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1 - 10 of 81 results for: CS design

BIOE 279: Computational Biology: Structure and Organization of Biomolecules and Cells (BIOMEDIN 279, BIOPHYS 279, CME 279, CS 279)

Computational techniques for investigating and designing the three-dimensional structure and dynamics of biomolecules and cells. These computational methods play an increasingly important role in drug discovery, medicine, bioengineering, and molecular biology. Course topics include protein structure prediction, protein design, drug screening, molecular simulation, cellular-level simulation, image analysis for microscopy, and methods for solving structures from crystallography and electron microscopy data. Prerequisites: elementary programming background ( CS 106A or equivalent) and an introductory course in biology or biochemistry.
Terms: Win | Units: 3 | Grading: Letter or Credit/No Credit
Instructors: Dror, R. (PI)

BIOMEDIN 215: Data Driven Medicine

The widespread adoption of electronic health records (EHRs) has created a new source of ¿big data¿¿namely, the record of routine clinical practice¿as a by-product of care. This graduate class will teach you how to use EHRs and other patient data to discover new clinical knowledge and improve healthcare. Upon completing this course, you should be able to: differentiate between and give examples of categories of research questions and the study designs used to address them, describe common healthcare data sources and their relative advantages and limitations, extract and transform various kinds of clinical data to create analysis-ready datasets, design and execute an analysis of a clinical dataset based on your familiarity with the workings, applicability, and limitations of common statistical methods, evaluate and criticize published research using your knowledge of 1-4 to generate new research ideas and separate hype from reality. Prerequisites: CS 106A or equivalent, STATS 60 or equivalent. Recommended: STATS 216, CS 145, STATS 305
Terms: Aut | Units: 3 | Grading: Medical Option (Med-Ltr-CR/NC)

BIOMEDIN 279: Computational Biology: Structure and Organization of Biomolecules and Cells (BIOE 279, BIOPHYS 279, CME 279, CS 279)

Computational techniques for investigating and designing the three-dimensional structure and dynamics of biomolecules and cells. These computational methods play an increasingly important role in drug discovery, medicine, bioengineering, and molecular biology. Course topics include protein structure prediction, protein design, drug screening, molecular simulation, cellular-level simulation, image analysis for microscopy, and methods for solving structures from crystallography and electron microscopy data. Prerequisites: elementary programming background ( CS 106A or equivalent) and an introductory course in biology or biochemistry.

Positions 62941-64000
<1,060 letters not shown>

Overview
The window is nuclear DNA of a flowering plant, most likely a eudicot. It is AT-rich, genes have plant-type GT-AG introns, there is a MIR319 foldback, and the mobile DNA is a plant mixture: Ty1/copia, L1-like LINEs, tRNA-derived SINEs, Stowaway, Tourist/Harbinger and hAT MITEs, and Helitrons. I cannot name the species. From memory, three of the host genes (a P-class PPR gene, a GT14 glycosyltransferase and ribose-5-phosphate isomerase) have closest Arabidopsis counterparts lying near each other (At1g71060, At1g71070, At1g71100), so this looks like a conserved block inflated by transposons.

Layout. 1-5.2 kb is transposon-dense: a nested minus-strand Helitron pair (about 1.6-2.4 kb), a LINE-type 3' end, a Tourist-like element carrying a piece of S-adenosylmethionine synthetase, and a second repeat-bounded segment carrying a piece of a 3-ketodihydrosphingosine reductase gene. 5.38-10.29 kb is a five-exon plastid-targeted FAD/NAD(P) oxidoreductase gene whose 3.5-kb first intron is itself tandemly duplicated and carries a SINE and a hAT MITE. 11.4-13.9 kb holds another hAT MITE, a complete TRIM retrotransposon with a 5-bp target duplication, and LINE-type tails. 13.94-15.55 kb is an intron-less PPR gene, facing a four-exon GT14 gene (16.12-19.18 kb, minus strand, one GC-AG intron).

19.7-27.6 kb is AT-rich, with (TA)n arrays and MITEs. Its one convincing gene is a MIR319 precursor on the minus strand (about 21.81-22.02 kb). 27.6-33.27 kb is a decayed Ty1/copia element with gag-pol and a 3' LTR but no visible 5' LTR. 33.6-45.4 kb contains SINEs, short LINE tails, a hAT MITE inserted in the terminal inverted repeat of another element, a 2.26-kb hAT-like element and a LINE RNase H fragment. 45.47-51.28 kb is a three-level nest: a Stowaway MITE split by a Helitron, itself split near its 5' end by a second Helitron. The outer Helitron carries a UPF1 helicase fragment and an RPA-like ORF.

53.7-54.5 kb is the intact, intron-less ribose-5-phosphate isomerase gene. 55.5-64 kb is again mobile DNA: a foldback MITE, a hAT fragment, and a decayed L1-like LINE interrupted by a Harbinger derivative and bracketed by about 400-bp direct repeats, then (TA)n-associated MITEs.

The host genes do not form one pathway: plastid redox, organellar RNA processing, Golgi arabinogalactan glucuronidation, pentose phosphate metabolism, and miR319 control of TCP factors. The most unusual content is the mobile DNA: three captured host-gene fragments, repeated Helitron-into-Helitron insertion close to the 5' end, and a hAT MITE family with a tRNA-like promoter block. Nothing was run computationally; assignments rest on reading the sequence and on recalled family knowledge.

Terms: Win | Units: 3 | Grading: Letter or Credit/No Credit
Instructors: Dror, R. (PI)

BIOPHYS 279: Computational Biology: Structure and Organization of Biomolecules and Cells (BIOE 279, BIOMEDIN 279, CME 279, CS 279)

Computational techniques for investigating and designing the three-dimensional structure and dynamics of biomolecules and cells. These computational methods play an increasingly important role in drug discovery, medicine, bioengineering, and molecular biology. Course topics include protein structure prediction, protein design, drug screening, molecular simulation, cellular-level simulation, image analysis for microscopy, and methods for solving structures from crystallography and electron microscopy data. Prerequisites: elementary programming background ( CS 106A or equivalent) and an introductory course in biology or biochemistry.
Terms: Win | Units: 3 | Grading: Letter or Credit/No Credit
Instructors: Dror, R. (PI)

CME 211: Software Development for Scientists and Engineers

Basic usage of the Python and C/C++ programming languages are introduced and used to solve representative computational problems from various science and engineering disciplines. Software design principles including time and space complexity analysis, data structures, object-oriented design, decomposition, encapsulation, and modularity are emphasized. Usage of campus wide Linux compute resources: login, file system navigation, editing files, compiling and linking, file transfer, etc. Versioning and revision control, software build utilities, and the LaTeX typesetting software are introduced and used to help complete programming assignments. Prerequisite: introductory programming course equivalent to CS 106A or instructor consent.